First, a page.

“OK, I got it, I got it!” He yelled as I struggled to my knees, and crawled back to the wheel. A moment later the engine started, and I could put the gear in reverse. As the engine came to life, the boat pulled back in time to miss a full broadside. The ghost ship still clipped our bow and pulpit. Neither of us got hurt, but we trailed this boat up and down the trough. I began pulling the rudder to Port into the next wave. I wanted to throw the boat in full throttle forward when we had enough space to turn. David opened the hatch and tried to climb out when the wave I was attacking knocked him off balance and he fell back into the cabin. I reached out for him but couldn’t take my hand off the wheel. A wave hit the deck and over the hatch and into the hold, flooding the engine room. Again, our boat was as dead as the ghost ship.
David climbed to the opening, and we looked at each other as sickness overcame us. Again we were floundering in the storm at the mercy of the other boat. The ghost ship wasn’t far off, and we were ultimately going to hit it if we didn’t get the engine started again. David closed the hatch and ran down below. He must have been standing in knee-deep in the water, trying to start the pumps to drain out of the engine room. I knew he would help pump manually, but it would take time to get the water low enough to start the engine again. He must have prayed as hard as I did not to hit the empty boat threatening to destroy us. I saw the ship getting closer, so I pounded rapidly on the deck and screamed for him to get out so he didn’t get caught inside if we collided. Dave had to know the other boat was coming in, and we were about to slam into each other. I don’t know how he did it, but he kept pumping and pumping, and the engine started from the ignition down below.
On deck, I pulled hard on the wheel to direct us away from the other ship. I fought with tears in my eyes, grunting, and screamed at the waves. We’d finally made it clear. I watched a wave come between us as the ghost ship crest over another. David left the engine running and returned topside, closing the hatch this time.
He crawled on his hands and knees to me and shouted. “We’ve got to find a better way to get away from that boat! I’m going to put up the jib and see if you can steer us out of here!” I didn’t argue and waited for David to make his way forward. The ghost ship slid behind us, and now it followed us like a NASCAR race. I saw the forward jib rise slowly as David pumped the gear as fast as he could. The boat moved, so I pushed the throttle forward. Turning the rudder to starboard, I looked back to see I’d steered away from the other boat. I didn’t care if I’d turned us a complete 90 degrees, as long as we headed in a direction far away from that dead ship.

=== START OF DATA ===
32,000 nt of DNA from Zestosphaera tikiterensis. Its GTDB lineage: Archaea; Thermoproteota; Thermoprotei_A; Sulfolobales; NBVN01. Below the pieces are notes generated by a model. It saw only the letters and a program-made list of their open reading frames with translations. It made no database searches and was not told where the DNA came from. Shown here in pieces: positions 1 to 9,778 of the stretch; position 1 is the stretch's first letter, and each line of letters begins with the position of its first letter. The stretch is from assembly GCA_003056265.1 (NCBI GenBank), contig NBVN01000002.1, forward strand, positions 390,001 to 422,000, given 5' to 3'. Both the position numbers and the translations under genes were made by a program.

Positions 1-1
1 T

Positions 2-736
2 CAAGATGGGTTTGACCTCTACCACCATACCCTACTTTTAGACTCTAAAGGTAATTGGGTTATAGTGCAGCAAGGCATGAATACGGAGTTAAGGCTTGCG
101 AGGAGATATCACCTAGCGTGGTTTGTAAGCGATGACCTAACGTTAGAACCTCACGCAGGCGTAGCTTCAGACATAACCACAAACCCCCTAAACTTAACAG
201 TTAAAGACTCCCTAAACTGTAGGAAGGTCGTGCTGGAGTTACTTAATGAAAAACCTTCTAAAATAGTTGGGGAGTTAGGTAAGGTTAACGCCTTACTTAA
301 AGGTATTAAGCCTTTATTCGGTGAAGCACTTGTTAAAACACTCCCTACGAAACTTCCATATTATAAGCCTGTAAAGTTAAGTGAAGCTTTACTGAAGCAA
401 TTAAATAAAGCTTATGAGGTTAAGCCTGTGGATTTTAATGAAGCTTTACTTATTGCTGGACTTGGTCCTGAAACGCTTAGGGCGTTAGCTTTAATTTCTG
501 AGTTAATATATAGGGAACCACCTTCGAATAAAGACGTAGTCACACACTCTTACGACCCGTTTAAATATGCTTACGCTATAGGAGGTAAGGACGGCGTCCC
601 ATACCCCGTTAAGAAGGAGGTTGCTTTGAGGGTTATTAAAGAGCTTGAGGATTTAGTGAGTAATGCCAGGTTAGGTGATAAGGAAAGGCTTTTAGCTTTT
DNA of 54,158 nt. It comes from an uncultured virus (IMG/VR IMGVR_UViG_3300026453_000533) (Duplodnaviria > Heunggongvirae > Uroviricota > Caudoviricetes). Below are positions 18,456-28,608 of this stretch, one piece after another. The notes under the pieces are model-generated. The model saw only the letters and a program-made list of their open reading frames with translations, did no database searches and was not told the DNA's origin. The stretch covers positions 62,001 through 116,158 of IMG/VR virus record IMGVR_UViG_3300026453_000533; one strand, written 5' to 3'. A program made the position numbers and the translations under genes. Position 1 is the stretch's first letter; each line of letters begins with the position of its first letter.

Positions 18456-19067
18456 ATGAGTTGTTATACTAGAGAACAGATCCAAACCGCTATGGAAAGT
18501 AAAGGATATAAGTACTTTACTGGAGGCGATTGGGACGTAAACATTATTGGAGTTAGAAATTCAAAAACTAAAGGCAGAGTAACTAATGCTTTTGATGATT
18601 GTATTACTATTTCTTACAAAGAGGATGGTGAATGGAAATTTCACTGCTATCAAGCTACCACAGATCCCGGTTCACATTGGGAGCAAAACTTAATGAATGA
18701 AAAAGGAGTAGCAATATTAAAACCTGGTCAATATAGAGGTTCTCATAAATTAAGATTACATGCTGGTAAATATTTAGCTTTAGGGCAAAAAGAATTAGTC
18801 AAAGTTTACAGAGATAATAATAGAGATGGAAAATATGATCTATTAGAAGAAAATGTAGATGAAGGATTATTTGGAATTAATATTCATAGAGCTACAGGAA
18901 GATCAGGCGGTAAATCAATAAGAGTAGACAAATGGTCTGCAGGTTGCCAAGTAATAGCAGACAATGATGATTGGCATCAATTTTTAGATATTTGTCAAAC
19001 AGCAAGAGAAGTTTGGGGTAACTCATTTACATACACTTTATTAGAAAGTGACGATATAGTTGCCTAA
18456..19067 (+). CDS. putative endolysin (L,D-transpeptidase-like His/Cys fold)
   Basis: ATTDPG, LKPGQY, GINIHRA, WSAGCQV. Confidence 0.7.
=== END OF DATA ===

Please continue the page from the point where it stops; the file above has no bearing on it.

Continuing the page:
I hardly remember what happened next. It all happened so fast, I still can’t make sense of it. The jib was open and helped pull us away. I turned into the oncoming waves to cut away from the old wreck. Even with the extra speed, it just wasn’t enough. We came around just as a wave, bigger than all the rest, hit us and we rolled over. Without explanation, we continued to roll and surfaced upright again. The main mast broke, and it ripped everything off deck and tossed into the water. It was all so fast I barely moved from my position. I fell flat on my back in the wheel well with one hand twisted in the wheel itself. Scrambling to my feet and called out to David, but he didn’t answer. I looked all over the deck, and along the side of the boat. All along I yelled and yelled his name. I checked the cabin in case the roll had knocked me out, and he’d found his way below. He wasn’t there either. I crawled all over the deck looking for him, calling over and over for him to answer me.
As the wind and waves whipped around the boat, I couldn’t see him anywhere. Climbing forward, I looked around in the water. Hand over hand I crawled over every inch of railing looking for him floating nearby. I nearly fell in myself. Crawling back into the stern next to the wheel, I shut off the engine. I just sat there and cried. David was gone, and I was all alone.
“David, are you still out there?” I asked as I cried. “DAVID!” “DAVID!” again, and again I called him. All I heard in return were whispers of thunder as the storm carried my brother away. Finally, I shouted, “I LOVE YOU!” I fell to my knees and cried. “I love you, David, and I’ll tell mom and dad what happened.”
The storm spit me out somewhere in the mid-atlantic. As the morning sun rose higher and higher, I stood on the cabin roof looking for David. I tried to maintain hope his body would show up, but the effort became exhausting after several hours scanning the horizon. What was I going to say to everyone? How would I tell them what happened? Sliding on my butt to the edge of the cabin roof, I slipped off and went below. I slept fitfully as exhaustion overtook me. I woke often and looked out the window, hoping to see David clinging to a piece of wood, calling for help. It was maddening; I felt like I’d lost him repeatedly as I realized he wasn’t there.